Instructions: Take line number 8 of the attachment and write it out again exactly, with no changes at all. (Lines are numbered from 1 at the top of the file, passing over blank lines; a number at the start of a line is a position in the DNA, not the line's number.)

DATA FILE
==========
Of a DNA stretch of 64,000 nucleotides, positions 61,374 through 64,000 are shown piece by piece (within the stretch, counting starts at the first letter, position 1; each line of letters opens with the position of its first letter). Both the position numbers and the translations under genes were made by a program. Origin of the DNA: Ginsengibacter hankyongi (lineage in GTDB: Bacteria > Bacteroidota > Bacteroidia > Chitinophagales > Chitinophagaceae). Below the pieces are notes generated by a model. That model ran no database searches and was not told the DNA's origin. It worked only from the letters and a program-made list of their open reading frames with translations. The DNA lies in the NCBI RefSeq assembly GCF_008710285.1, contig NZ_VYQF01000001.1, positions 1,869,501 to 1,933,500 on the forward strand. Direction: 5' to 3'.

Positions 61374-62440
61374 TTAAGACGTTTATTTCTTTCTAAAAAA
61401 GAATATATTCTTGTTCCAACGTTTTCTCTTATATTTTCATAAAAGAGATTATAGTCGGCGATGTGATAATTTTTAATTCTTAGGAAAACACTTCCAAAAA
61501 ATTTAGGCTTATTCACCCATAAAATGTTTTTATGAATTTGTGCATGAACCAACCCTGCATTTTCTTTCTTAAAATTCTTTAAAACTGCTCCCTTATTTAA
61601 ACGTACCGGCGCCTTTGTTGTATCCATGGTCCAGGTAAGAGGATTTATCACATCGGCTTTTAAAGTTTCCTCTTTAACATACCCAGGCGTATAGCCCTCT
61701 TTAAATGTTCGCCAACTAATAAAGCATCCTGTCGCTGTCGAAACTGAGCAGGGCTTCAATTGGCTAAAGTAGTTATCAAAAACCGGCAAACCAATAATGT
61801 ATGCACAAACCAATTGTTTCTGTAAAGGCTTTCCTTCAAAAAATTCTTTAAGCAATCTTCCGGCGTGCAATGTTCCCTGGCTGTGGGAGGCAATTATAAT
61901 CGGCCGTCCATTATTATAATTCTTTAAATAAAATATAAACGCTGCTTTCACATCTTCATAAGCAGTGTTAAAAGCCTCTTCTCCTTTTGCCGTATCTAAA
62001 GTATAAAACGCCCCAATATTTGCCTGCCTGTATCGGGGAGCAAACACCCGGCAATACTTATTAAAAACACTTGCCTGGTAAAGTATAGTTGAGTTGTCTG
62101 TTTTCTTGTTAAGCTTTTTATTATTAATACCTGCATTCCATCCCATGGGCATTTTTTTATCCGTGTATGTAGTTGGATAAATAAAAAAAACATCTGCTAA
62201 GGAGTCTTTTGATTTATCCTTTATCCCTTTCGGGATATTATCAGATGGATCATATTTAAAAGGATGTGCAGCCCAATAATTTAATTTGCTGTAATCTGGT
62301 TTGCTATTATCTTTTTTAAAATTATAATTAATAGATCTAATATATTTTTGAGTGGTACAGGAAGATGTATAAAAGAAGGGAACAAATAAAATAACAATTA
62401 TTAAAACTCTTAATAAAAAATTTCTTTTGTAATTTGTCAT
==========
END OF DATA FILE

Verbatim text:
61801 ATGCACAAACCAATTGTTTCTGTAAAGGCTTTCCTTCAAAAAATTCTTTAAGCAATCTTCCGGCGTGCAATGTTCCCTGGCTGTGGGAGGCAATTATAAT